Gratitude, a quick mind and quicker hands helped Norton Erickson use whatever he had — and use it well — as he built a successful life.
Erickson, 94, died May 1 in his Harris, Minn., home after a battle with cancer.
The oldest of five children, the World War II veteran quit eighth grade to help his family on their Albert Lea farm during the Depression.
"My dad was old school," said his son, Larry, of North Branch. "He learned everything by doing and he did everything good. He had a good life."
When the town of Harris needed help, the Army-trained engineer built picnic tables and benches for the park, then bolted the footings in concrete so pesky teens would stop dumping them in the creek. Erickson got the idea from a picture in an ad.
He'd see something and think, "Oh, I can build this at half the cost," his son said. And he did just that. "He loved to buy something old, fix it and fix it forever," Larry said.
Until cancer, little held him back. At 94 he lived on his own, made his bed every day and fussed in his machine shop that held his every tool and invention. Last summer, he was still driving a tractor so neighbor Donnie Cardinal could harvest hay bales.
Erickson would show up every day. " 'You cutting today? … We baling today?' He loved to drive that tractor," Cardinal said.
Drafted by the Army in 1942, Erickson survived the Japanese attack on the Alaskan Aleutian Islands, but was wounded and lived with shrapnel in his back for the rest of his life. He rarely complained or talked of war, his long recovery or the subsequent three years loading train cars onto Army barges in Alaska.
He came from hardy stock. His father, Harry, nearly lost his life in a farm accident when Norton was 5. A saw blade flew off, hitting the elder Erickson's ear, eye, neck and teeth. He was taken by horse and wagon to the hospital and although he was severely disfigured, he slowly recovered and went on to farm, milk cows and work construction into his 80s.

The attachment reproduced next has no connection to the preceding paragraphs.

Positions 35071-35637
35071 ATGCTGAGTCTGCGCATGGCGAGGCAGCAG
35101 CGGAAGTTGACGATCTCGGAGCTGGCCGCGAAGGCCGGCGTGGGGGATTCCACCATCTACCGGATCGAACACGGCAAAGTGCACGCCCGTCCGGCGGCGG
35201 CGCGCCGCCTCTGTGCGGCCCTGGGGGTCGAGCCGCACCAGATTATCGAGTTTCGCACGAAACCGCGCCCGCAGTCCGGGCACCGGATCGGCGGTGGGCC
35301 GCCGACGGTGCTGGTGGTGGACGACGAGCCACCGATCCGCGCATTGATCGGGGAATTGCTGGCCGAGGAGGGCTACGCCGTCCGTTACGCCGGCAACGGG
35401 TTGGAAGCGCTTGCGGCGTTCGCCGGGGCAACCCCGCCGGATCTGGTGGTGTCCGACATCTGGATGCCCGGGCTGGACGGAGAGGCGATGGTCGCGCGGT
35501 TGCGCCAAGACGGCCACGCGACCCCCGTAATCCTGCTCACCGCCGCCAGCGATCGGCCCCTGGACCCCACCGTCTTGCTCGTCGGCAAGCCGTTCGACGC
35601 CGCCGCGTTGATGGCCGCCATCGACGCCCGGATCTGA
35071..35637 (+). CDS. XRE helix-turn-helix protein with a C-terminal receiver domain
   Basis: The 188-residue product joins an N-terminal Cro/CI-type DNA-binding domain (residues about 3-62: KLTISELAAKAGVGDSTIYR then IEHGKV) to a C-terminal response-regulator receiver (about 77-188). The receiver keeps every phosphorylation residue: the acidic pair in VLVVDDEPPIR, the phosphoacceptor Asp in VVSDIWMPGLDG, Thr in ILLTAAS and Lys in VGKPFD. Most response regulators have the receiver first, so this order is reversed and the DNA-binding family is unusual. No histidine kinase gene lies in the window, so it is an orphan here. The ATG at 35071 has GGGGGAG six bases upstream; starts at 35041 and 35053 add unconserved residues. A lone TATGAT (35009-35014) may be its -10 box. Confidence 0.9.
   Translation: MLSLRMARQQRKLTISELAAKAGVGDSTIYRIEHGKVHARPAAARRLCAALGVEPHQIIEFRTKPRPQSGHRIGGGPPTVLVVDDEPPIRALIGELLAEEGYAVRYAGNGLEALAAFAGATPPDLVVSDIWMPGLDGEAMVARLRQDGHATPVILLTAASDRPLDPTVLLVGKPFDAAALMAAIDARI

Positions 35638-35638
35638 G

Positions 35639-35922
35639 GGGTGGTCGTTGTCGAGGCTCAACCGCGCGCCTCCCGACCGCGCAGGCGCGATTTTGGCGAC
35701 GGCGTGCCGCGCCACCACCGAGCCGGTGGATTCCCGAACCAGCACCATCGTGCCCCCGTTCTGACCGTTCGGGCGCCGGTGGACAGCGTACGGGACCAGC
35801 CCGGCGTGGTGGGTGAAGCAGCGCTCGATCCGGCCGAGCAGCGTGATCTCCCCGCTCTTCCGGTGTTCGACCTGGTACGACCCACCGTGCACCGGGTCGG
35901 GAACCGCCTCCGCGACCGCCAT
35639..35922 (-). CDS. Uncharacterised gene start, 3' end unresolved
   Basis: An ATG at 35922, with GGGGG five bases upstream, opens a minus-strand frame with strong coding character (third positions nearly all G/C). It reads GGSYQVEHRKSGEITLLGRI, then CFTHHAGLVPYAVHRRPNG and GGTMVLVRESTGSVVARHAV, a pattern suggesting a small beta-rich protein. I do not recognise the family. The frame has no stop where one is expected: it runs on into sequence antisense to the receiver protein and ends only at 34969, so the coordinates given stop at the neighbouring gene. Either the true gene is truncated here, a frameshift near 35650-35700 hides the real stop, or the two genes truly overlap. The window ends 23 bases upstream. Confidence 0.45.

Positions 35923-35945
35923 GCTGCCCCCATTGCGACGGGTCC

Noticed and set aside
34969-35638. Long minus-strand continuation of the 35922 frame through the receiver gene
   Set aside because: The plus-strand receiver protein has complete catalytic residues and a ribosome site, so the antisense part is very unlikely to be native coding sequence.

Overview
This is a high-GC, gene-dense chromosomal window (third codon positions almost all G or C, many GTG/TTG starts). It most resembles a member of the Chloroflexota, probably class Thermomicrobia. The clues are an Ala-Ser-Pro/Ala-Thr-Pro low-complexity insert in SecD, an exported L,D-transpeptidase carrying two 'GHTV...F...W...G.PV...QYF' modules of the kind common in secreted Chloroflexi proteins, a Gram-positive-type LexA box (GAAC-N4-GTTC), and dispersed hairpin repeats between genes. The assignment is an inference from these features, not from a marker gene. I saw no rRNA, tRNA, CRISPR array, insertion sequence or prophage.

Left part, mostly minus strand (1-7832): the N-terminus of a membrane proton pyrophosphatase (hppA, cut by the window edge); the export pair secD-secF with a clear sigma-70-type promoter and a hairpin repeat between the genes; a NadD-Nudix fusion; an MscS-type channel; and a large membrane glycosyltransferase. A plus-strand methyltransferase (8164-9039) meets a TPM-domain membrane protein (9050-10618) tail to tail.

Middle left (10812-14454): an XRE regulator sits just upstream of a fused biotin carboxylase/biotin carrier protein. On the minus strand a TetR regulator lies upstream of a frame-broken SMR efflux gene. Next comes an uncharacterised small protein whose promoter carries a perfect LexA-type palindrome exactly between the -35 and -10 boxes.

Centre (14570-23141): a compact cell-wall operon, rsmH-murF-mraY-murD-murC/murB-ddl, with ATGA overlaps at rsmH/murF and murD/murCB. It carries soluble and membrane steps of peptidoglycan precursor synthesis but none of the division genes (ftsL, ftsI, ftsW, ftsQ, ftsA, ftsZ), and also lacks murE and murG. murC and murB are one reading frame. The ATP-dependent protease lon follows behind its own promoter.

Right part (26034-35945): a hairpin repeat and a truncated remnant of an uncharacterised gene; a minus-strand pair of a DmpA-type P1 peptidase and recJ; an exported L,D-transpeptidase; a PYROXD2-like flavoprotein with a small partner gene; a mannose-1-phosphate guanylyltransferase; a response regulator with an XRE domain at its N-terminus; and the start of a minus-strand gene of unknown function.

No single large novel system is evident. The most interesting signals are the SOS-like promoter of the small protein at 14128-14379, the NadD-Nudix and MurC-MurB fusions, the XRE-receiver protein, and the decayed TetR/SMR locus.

"His father was his example," said sister-in-law Diane Erickson of Norton. "He learned whatever life throws at you, you overcome it."
Norton returned to Minnesota after the war, moved to New Brighton and raised two sons, Larry and Wayne, with first wife Lucille. They later divorced. He started a basement waterproofing company in one end of New Brighton and a car sandblasting firm in the other. He married Thelma Lundeen in 1955, hired his sons and taught them how to fix and invent.
He analyzed store chemicals that removed thick tar off his truck and then made his own solution. Tired of the costly sandblasting beads needed to get rust off customers' antique cars, Erickson took a feed grinder, screens and ground-up liquor pourers to make new beads for his handmade sandblaster. They worked better than the sand.
"He had a really good inventive mind," said baby brother Glenn, 76. "If it was broke, he'd fix it."
But Erickson couldn't fix heartache. His son, Wayne, died at age 20 in a motorcycle accident. Thelma died in 1990 in a house fire.
Norton and Thelma had promised that if one of them died, the other would wait a year before remarrying. He wed Ruby Balfanz in 1991 and the two spent years happily "vacationing" around the country.
Driving eventually became difficult. Ruby died in July, too soon to see Erickson realize a dream. In October, HonorFlight Network flew him and 77 other WWII vets to Washington, D.C., to visit war memorials. Sen. Amy Klobuchar, D-Minn., shook his hand.
"That meant the world to him," Larry said.
Erickson is survived by Larry, six stepchildren, brothers Dale and Glenn and many grand- and great-grandchildren. Services have been held.